The Cat Returns, like almost all Studio Ghibli animated productions, leaves you grinning from ear to ear. It fills you with warmth. It is one of these films that feels like a breath of fresh air, full of engaging characters, warm comedy and is an absolute delight from beginning to end. A shy, awkward high school student named Haru is walking home when she saves a cat from being hit by a truck. Much to her surprise, the cat stands on two legs, thanks her for saving it, and promises she will receive a reward. It isn’t long before Haru is being showered from all sides by catnip, boxes of live mice and – most unexpectedly of all – an expectation and demand that she marry the cat she rescued, actually the Crown Prince of a magical Cat Kingdom.
The Cat Returns is very obliquely spun out from an earlier Ghibli production, 1995’s Whisper of the Heart. Fans were clamouring to see more of that film’s internal fantasy sequences. A desire to accommodate those demands, coupled with an abortive plan to create a cat-oriented 20 minute short film for a Japanese theme park, led to the development of this film. Whisper of the Heart creator Aoi Hiragi had been commissioned to develop a manga based on the short, and when The Cat Returns mutated from a short into a feature it was Hiragi’s manga that was used as a starting point.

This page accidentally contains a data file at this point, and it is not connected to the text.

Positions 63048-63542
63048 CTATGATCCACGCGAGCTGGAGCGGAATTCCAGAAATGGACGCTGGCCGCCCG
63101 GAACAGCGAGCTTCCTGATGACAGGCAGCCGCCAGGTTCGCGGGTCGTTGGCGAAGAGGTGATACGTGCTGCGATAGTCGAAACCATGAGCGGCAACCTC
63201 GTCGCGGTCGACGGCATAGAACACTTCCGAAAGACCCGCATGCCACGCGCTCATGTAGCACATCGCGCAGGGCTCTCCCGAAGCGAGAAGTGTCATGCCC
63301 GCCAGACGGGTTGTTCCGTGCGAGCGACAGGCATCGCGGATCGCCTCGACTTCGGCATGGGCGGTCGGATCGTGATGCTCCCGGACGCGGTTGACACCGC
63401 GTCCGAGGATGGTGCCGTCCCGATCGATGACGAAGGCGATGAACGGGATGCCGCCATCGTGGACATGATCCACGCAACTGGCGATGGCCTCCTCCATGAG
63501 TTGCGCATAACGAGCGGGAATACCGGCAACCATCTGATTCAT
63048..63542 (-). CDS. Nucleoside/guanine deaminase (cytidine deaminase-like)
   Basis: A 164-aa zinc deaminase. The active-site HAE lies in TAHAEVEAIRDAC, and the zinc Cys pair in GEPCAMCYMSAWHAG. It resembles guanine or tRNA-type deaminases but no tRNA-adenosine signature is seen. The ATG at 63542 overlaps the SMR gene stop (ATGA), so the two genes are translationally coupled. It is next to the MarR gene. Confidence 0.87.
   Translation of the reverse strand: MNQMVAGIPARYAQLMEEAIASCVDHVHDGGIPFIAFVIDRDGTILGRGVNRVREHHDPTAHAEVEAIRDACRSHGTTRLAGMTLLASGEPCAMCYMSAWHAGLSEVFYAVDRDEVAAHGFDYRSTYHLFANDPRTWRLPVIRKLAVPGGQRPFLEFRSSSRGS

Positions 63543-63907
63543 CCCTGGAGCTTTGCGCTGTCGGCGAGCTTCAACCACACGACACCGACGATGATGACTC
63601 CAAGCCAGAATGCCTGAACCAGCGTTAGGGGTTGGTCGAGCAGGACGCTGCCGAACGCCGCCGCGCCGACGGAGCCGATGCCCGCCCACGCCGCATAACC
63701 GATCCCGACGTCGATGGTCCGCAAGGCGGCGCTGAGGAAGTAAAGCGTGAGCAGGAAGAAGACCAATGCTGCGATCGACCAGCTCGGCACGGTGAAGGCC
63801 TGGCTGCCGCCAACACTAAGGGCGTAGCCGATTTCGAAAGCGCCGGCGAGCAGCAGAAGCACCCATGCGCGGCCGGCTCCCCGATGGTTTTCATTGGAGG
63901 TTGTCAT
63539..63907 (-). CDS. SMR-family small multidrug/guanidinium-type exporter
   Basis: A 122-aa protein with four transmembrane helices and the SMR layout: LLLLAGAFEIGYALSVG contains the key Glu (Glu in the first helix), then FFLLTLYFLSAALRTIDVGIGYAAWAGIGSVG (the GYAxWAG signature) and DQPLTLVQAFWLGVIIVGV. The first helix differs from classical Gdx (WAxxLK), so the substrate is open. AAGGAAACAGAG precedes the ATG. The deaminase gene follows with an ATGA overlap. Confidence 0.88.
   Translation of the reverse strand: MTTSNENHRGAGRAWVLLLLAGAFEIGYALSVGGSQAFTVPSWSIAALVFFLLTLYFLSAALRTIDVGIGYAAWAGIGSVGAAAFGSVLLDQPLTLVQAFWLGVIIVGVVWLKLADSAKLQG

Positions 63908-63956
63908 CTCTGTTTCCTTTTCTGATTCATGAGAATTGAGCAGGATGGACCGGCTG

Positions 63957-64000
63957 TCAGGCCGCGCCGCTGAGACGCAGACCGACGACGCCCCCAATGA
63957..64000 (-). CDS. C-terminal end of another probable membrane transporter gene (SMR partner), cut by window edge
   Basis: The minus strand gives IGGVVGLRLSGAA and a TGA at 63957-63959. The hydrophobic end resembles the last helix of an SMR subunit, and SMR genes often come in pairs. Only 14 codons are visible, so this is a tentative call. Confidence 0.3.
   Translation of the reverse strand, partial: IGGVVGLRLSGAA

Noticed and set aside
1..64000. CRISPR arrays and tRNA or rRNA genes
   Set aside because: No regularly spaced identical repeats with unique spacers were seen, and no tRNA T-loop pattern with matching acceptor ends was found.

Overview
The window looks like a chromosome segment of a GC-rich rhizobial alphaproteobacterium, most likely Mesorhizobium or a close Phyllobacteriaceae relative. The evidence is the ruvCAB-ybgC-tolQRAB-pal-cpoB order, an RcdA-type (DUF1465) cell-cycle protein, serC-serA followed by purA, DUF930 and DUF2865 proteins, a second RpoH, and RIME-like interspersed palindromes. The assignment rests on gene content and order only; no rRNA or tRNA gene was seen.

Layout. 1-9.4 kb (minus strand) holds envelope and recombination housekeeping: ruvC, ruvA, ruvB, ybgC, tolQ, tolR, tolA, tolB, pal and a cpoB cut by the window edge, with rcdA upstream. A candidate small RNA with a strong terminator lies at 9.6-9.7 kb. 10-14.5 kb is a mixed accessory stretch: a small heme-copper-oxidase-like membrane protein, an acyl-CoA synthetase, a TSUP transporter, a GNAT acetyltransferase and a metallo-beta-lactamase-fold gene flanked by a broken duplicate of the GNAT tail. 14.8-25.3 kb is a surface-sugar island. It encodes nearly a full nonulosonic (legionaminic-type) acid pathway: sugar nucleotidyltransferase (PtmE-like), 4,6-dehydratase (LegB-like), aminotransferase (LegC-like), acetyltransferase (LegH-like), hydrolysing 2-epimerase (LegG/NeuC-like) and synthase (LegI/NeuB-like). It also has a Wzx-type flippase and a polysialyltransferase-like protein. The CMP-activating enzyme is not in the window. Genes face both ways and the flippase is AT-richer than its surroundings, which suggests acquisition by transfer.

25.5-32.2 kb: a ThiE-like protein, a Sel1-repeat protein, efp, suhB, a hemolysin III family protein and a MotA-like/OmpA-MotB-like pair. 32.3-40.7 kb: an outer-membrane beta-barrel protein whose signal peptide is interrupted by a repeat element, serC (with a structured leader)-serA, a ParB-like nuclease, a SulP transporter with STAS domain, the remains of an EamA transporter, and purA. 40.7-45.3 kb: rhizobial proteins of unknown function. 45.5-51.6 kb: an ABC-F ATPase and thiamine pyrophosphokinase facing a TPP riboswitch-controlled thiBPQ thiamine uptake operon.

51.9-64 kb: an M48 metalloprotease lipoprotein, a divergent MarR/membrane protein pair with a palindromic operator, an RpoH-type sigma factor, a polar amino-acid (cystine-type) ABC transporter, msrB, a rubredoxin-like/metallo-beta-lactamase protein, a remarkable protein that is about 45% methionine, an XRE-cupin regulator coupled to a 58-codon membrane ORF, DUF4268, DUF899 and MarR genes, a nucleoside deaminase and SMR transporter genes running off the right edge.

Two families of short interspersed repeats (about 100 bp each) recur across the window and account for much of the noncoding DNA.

Perhaps it’s a result of this odd method of development, but The Cat Returns is surprisingly short for a Ghibli film. Most of which run well past the 90 minute mark, whereas this film is done and dusted by the 75 minute mark. This isn’t a problem: the film has a fast and breezy pace that perfectly suits its material. It is such a delightful confection of a movie, filled with humour and stripped of fat. Unlike more leavened Ghibli productions like Howl’s Moving Castle or Spirited Away, there is no real variation of tone. It’s simply light-hearted and heart-warming from the first scene to the last. Sadly this is Hiroyuki Morita’s only film as director, but he has worked as an animator and artist on a string of excellent Japanese films including Roujin Z, Kiki’s Delivery Service, Perfect Blue, My Neighbors the Yamadas and Ghost in the Shell 2: Innocence.
It would be remiss to discuss The Cat Returns and not make at least a cursory mention of its excellent English language dub. Generally speaking, English dubs of animé are a mixed bag – some good and some dreadful. The Disney-produced dubs of the Ghibli films are easily the best that there are. A well-selected cast of noted actors do an exceptional job here, including Anne Hathaway, Cary Elwes and Tim Curry. Those seeking a more authentic experience, or who want to watch the complete original film, will and should watch the Japanese language version. Those with young children, or who just want to sit back and enjoy the animation without having to read at the same time, should not hesitate to watch The Cat Returns in English. Elwes in particular is exceptionally good.